In addition to the ability to produce force, it is imperative that we can efficiently absorb force. Once again, our feet are the first part of us to absorb force, so if they are strong, they can absorb more force more efficiently. This, in turn, requires less stress on our joints, and ultimately allows us to produce energy very quickly after we absorb it. 

Think of your feet almost as a spring like lever. The arch works to store mechanical energy to be used every time we take a step. So if we look at sprinting and jumping, you can understand the importance of our feet to these movements. The stronger we make our feet, the more energy our arch can store, so the more energy our arch can release to propel us forward. It’s essentially the stretch shortening cycle from plyometrics. The quick lengthening of a muscle into the quick contraction produces an elastic response similar to when we shoot a rubber band. And you know what makes us better at the SSC, well many things, but strength is certainly one of them. 

So, at this point, if you’re still with me, congratulations. And to celebrate this accomplishment, I will now tell you the exercises and adjustments you can do and make to work on strengthening your feet. 

1. Jumping Rope: while this might seem like just some childhood pastime, jumping rope is actually phenomenal for us. It not only works our feet, but it’s great cardio and works our entire body, especially our legs. That continual push off of our feet strengthens the muscles and the arch, and we have to learn to quickly push off, aka quickly absorb and produce force.

2. Pogo Jumps: this can lowkey be just another form of jump rope for those of you who don’t own a jump rope. It’s the exact same movement, just jump ropeless. You can do pogo jumps for a distance (my recommendation) like for 10 yards, or just do them in place for X amount of seconds.

3. Hang ½ Foot Off: when doing certain exercises, like a step up or front foot elevated split squat, you can hang the back half of your foot off of the platform to really work your feet muscles. By having your heel hang off the back, you’re forced to engage your foot and contract all the little muscles in there to keep you balanced on the platform. You don’t have your handy dandy heel to keep you balanced, rather, you must rely on your own foot strength to perform the movement.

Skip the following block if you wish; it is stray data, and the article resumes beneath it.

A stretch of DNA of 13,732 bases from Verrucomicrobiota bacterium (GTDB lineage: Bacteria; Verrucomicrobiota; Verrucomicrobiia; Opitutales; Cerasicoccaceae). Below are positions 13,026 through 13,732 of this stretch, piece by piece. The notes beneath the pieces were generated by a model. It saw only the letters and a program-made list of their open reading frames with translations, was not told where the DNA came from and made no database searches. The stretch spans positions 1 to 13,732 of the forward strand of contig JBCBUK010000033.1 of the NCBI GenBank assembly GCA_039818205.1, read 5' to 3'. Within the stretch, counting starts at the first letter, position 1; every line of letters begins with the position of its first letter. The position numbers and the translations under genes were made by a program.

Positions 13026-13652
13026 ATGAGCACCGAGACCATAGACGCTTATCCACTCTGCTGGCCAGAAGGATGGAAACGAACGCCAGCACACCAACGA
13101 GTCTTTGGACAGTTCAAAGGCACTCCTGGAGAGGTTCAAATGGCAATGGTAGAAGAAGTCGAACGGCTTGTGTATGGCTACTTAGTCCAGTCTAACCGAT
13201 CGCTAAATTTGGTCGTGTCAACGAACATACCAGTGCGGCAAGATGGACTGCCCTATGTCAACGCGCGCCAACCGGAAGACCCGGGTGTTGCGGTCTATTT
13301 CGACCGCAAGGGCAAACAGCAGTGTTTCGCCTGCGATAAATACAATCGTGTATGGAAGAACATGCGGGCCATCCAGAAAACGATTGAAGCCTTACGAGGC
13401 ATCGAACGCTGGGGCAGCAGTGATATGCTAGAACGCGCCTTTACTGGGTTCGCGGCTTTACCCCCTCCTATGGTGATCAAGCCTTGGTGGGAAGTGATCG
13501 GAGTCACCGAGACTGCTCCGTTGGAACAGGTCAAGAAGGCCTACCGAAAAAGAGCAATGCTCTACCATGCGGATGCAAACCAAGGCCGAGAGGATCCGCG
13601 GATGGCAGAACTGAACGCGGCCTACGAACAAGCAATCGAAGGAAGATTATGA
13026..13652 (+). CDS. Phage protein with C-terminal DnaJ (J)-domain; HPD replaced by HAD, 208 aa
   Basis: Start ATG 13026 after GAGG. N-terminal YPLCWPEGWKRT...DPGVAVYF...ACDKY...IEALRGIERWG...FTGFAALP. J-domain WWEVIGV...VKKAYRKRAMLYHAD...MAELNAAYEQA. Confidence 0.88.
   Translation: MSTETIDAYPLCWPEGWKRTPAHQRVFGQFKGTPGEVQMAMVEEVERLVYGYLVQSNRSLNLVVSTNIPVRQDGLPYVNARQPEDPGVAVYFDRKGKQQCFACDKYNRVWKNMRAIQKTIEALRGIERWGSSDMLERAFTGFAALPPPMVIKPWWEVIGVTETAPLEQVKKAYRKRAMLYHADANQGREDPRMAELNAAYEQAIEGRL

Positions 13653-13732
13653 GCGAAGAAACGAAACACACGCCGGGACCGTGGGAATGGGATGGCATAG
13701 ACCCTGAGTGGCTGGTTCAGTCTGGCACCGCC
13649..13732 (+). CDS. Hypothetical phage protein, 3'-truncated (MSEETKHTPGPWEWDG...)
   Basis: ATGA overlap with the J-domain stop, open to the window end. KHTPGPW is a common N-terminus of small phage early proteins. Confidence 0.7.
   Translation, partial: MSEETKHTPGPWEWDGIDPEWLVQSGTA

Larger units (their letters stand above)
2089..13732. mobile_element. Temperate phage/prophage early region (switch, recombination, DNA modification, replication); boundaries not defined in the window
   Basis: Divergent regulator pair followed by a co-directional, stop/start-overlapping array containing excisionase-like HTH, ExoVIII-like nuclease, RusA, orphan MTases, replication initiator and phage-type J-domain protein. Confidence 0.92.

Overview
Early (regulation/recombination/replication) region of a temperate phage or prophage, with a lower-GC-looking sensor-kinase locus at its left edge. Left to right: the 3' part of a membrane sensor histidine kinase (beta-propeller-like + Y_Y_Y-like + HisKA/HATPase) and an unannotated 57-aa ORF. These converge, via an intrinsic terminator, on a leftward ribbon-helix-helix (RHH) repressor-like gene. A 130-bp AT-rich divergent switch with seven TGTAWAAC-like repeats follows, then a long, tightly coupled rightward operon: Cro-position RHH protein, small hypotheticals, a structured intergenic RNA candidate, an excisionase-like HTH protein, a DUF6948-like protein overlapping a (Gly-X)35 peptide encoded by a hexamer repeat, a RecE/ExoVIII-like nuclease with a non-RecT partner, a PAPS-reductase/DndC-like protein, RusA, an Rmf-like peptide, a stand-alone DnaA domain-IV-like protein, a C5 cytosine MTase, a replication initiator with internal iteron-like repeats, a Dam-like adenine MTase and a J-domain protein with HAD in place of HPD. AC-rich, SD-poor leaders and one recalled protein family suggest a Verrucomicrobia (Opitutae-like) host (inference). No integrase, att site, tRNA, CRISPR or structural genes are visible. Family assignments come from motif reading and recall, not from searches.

4. Calf Raises: calf raises are quite similar to #3 in the sense that you’re balancing on the front half of your foot. Doing a calf raise, preferably a standing calf raise, you must drive through your foot, as that is the pivot point allowing your calf muscles to fully contract. Your foot will be strengthened as your calf is contracted, since your foot must be strong in order to assist your calf holding the load up.

5. Running in Sand: now this one might be tricky for those of you who don’t live by the beach or by a lake, but who knows, you may have plops of sand around your house that you can run in. But running in sand is a phenomenal way to work your feet. That unstable surface forces your feet to produce extra energy and contract the entire time. You won’t be able to run in sand if your feet are not strong. Okay actually you can but your feet will just be sore after. And, on the positive side, your feet will also be a little bit stronger than they were before. 

Alrighty, well that wraps this one up. Long story short, our feet are crucial to the success of movements, so it is imperative we don’t forget to strengthen them. Hey, at least now you have an awesome excuse to go to the beach! Make sure you’re checking out our instagram, @powerlux_fitness, and our YouTube Channel for more athletic workouts and ways to train like an athlete for the everyday person! If you’re interested in working with PowerLux Fitness, if you want programming, training, or a consultant, don’t hesitate to reach out! We have top of the line trainers with experience training professional athletes ready to help you!

Until next time, stay rad ??